Figure 717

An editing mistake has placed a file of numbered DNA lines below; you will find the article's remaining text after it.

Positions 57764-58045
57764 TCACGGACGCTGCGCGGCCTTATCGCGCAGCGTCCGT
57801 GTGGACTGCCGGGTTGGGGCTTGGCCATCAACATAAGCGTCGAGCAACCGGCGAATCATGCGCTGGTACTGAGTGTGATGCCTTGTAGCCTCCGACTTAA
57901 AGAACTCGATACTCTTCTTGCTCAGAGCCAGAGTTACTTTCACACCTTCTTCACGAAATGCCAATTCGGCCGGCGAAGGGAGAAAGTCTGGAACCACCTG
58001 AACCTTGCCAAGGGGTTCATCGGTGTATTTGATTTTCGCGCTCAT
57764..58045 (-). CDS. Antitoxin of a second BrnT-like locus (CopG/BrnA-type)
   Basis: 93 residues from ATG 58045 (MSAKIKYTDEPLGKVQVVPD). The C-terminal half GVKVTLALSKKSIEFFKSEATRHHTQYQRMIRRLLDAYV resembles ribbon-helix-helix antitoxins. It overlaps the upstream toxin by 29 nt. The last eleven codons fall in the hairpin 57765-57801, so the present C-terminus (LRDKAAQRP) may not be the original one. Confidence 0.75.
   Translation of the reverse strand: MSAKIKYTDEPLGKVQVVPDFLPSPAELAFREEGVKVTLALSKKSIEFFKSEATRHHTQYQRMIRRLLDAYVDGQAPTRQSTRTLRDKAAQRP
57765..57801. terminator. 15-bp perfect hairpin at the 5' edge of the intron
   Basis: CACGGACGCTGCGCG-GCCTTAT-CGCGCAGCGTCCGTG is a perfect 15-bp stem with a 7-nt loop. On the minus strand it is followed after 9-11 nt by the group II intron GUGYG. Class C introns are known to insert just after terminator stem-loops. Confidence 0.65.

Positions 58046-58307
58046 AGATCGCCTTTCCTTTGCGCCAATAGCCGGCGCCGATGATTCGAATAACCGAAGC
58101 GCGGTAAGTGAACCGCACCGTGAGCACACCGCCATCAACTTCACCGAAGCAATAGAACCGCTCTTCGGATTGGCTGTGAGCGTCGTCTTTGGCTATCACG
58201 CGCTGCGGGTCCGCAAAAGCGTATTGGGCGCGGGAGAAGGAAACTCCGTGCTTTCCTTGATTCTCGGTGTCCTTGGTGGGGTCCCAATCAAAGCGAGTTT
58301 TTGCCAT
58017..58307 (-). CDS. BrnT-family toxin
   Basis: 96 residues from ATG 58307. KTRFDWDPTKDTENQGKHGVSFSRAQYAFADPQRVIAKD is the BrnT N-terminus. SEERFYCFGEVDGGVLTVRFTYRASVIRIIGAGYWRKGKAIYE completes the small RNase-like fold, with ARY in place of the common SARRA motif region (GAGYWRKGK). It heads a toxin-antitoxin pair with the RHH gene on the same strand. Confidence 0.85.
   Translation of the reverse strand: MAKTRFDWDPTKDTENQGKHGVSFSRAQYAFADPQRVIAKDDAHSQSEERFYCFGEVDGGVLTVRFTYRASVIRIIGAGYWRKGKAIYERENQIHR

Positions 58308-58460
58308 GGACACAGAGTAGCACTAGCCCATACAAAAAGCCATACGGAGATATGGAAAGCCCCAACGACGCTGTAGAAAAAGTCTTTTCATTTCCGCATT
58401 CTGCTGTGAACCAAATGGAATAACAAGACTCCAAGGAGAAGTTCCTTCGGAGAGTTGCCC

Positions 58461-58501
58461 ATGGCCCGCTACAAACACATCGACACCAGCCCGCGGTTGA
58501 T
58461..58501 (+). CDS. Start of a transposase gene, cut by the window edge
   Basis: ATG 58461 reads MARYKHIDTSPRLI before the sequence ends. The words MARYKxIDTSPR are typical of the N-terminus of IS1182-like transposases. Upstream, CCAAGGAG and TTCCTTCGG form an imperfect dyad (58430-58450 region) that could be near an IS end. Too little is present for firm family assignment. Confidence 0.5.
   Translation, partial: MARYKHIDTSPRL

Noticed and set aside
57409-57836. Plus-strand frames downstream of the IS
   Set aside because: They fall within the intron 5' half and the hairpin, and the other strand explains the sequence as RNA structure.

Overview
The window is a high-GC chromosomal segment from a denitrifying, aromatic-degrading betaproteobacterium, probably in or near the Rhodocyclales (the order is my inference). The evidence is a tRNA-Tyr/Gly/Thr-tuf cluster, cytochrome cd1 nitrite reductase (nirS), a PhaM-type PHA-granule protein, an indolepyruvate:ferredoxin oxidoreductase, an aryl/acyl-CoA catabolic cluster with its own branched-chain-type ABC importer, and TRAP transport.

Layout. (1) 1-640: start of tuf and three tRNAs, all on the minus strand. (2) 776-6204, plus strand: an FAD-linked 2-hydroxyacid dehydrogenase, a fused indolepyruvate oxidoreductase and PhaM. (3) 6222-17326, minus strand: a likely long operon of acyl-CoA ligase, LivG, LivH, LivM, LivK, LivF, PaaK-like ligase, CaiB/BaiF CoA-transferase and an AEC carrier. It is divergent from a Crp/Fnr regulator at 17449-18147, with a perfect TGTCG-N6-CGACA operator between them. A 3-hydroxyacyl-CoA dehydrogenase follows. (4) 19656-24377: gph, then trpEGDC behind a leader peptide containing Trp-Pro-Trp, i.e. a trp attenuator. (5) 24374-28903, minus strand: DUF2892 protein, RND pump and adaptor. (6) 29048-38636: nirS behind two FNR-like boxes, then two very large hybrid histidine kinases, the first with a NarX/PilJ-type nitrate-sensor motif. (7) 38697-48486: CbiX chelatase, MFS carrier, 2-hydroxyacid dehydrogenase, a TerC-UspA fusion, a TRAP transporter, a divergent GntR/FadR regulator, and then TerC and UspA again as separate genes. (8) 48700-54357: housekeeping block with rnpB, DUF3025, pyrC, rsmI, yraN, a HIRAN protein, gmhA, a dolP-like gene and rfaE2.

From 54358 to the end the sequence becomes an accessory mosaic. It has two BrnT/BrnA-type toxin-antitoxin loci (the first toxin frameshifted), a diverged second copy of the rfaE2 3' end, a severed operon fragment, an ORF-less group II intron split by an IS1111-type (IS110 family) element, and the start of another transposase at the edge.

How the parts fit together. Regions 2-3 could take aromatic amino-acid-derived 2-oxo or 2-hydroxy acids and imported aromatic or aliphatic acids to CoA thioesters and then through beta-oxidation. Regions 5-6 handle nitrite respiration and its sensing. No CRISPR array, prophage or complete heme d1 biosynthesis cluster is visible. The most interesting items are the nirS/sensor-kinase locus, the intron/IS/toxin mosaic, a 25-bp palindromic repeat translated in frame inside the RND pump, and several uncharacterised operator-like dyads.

Hyponatremia pathogenesis in AIDS. Single and mixed acid-base disturbances, as well as all types of electrolyte disorders, can be observed in patients with AIDS. These disturbances and disorders develop spontaneously in patients with complications of AIDS or follow pharmacologic interventions and usually are not associated with structural lesions in the kidneys unless renal failure also is present. Hyponatremia is the most prevalent electrolyte abnormality, occurring in 36% to 56% of patients hospitalized with AIDS [118-122]. In the absence of an evident source of fluid loss, volume depletion may be related to renal sodium wasting as a result of Addison's disease or hyporeninemic hypoaldosteronism [123-125]. In euvolemic patients, hyponatremia is compatible with nonosmolar inappropriate secretion of antidiuretic hormone [120,121,126]. Hyponatremia in patients with hypervolemia is dilutional in origin as a result of excessive free water intake in a context of renal insufficiency [122].

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